Saturday, July 25, 2015
A few thoughts on IHOGs
IHOGs (Interactive Hidden Objects Games) have taken over the market for hidden objects game a long time ago by now. Unlike the classic hidden object game, which is merely search scene after search scene, they tell a story. I originally started out with the good, old-fashioned games which are search scene after search scene. My first-ever HOG was the third “Mystery Case Files” game, Ravenhearst. These days, I usually prefer IHOGs, though, because they’re much closer to adventure games, which I always have loved and always will love.
I have taken a hiatus from IHOGs a while ago, because playing them became some sort of chore for me and I play games for amusement, not as a job. Recently, I went back to playing them, with the “Nightmares of the Deep” series and, the last two days, the two “9 Clues” games. I still have quite a backlog from when I wasn’t ready to admit I’d run out of energy for searching hidden objects and bought new games without playing them. I will get around to them all eventually, I guess, but not at the moment. Pacing myself a little seems like a good key to keep having fun.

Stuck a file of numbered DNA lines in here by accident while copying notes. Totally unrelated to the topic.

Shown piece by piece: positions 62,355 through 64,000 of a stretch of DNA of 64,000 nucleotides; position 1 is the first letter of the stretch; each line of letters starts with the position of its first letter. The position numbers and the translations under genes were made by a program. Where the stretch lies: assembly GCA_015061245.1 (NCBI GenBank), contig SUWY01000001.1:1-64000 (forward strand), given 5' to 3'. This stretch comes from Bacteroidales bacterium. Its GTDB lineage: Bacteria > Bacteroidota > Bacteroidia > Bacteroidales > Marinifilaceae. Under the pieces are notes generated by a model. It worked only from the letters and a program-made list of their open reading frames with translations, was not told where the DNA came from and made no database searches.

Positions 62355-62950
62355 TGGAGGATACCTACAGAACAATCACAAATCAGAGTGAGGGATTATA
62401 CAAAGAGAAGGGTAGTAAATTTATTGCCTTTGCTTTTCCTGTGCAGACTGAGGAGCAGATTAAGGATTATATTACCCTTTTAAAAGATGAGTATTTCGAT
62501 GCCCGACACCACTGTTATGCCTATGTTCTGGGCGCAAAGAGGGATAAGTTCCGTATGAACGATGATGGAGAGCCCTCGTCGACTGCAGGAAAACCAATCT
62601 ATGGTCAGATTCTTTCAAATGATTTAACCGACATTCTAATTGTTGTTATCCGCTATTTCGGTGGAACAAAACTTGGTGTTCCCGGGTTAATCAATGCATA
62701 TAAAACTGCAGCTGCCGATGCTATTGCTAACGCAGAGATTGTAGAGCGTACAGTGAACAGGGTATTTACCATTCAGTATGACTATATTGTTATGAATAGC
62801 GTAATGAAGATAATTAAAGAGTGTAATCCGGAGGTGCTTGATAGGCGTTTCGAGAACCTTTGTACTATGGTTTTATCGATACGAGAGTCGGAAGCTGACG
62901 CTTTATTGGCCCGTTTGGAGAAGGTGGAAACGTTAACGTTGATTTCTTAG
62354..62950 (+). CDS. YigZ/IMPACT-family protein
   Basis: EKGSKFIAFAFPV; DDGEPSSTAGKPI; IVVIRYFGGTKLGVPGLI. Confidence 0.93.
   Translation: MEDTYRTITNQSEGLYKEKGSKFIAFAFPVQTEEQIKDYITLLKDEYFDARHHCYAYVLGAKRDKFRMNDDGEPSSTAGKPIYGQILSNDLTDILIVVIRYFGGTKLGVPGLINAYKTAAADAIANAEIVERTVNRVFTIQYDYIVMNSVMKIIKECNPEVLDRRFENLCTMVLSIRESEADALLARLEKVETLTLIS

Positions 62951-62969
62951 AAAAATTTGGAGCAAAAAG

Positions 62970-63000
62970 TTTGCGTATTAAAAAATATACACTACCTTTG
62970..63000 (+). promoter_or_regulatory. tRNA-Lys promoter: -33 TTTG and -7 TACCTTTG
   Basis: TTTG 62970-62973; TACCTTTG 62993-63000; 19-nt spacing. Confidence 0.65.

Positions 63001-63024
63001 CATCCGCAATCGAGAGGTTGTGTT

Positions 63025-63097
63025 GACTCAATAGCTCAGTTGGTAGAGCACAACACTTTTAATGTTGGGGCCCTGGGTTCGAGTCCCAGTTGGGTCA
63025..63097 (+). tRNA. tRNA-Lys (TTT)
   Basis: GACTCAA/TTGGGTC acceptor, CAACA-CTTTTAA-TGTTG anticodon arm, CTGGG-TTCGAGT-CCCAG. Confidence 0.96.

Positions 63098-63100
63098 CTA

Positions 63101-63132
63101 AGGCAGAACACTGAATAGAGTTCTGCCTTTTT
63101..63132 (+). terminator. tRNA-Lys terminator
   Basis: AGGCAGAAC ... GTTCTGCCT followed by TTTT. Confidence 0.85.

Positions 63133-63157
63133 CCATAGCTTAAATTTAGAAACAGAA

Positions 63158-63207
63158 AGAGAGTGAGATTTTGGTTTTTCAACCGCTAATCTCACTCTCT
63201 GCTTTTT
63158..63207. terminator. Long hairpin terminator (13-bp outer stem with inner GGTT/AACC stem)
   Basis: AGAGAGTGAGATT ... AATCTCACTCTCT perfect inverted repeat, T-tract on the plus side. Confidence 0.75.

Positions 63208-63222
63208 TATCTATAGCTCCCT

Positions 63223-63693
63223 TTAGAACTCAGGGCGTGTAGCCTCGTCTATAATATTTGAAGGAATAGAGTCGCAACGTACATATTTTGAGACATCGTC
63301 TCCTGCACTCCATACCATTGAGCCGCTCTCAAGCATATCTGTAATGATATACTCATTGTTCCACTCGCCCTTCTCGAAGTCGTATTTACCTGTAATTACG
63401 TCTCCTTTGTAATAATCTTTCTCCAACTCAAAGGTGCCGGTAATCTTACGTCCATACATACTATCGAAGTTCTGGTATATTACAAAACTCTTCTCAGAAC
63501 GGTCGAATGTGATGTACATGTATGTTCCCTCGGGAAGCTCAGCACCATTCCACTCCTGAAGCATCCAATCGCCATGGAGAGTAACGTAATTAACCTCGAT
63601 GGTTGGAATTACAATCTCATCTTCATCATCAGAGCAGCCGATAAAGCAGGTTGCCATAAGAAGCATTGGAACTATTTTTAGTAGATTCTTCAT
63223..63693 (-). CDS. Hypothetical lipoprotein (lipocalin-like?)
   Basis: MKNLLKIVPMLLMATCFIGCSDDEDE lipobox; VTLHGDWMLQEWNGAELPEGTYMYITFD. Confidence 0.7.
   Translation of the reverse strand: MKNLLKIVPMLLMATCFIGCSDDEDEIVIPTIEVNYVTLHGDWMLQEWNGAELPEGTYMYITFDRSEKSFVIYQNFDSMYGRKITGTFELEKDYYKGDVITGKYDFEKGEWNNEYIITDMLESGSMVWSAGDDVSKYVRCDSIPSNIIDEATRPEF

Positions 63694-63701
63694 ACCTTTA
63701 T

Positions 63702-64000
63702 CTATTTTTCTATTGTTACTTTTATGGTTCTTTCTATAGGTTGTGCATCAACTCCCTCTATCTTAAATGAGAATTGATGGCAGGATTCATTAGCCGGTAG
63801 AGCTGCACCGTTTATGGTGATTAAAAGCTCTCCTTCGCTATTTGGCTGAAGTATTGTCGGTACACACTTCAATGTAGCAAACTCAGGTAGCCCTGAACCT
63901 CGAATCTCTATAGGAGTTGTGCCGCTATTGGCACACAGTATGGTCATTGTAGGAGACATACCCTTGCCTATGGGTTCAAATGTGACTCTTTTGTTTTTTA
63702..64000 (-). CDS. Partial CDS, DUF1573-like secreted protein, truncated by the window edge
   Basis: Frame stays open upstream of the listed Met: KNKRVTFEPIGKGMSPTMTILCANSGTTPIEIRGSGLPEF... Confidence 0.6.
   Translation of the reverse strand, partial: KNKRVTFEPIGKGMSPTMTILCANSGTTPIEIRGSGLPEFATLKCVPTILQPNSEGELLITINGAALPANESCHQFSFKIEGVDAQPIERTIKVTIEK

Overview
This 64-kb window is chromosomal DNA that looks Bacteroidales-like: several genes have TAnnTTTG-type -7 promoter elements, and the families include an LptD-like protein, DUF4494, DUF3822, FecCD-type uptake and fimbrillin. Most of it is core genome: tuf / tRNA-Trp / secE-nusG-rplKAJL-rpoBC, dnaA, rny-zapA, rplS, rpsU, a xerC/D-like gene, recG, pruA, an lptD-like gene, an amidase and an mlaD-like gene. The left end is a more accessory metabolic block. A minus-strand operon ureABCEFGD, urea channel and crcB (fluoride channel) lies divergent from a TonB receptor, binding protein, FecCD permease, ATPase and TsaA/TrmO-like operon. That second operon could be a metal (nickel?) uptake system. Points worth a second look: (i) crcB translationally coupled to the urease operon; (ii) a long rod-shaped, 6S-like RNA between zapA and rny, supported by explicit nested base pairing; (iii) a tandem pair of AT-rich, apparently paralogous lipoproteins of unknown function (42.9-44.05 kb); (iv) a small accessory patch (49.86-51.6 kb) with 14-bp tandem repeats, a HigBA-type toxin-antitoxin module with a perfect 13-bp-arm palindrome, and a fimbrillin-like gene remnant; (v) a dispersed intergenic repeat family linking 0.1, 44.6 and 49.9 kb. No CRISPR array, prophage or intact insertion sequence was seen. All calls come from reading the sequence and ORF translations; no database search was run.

So, what do I like and what do I hate about IHOGs? Here’s a few of my thoughts.
What I really hate about IHOGs is when they hand you a strong tool, like a crowbar, but insist you can’t use it to open doors or drawers, because those need a key. When I’m caught in some kind of old, creepy asylum which has been bereft of living inhabitants for years (and you’d be surprised at how often that happens in IHOGs), I don’t care for the damage of a door, I want to get through it ASAP. If I happen to have a crowbar in my bag, I will pull it out and just break down that annoying door. Only, the game doesn’t let me and I find that aggravating.
Another thing I really hate is when games come with a lot of to-ing and fro-ing - meaning you have to walk through half of the game’s world to pick up something and then back to where you started to use it. Some adventures do that as well and it’s no less annoying, but in IHOGs, it gets even worse if the game makes you go back through half of the game world to play an hidden object scene to get the object you need. It’s not ‘oops, I forgot picking up that crowbar by the gate I came in through, silly me,’ it’s ‘I’ve spent twenty minutes by that gate, doing a scene, using seven objects, playing a mini-game, and now I’m supposed to go traipsing back for another search scene, instead of doing one two screens from here.’ In recent years, most IHOGs come with a map, which makes things more bearable, if it serves for quick travel, but it’s still annoying. “MCF: Fate’s Carnival” was a recent game which played that ‘you have to go back again’ card for all it was worth and even more. Towards the end, you have to comb through all of the screens again for stuff, just to make the game longer.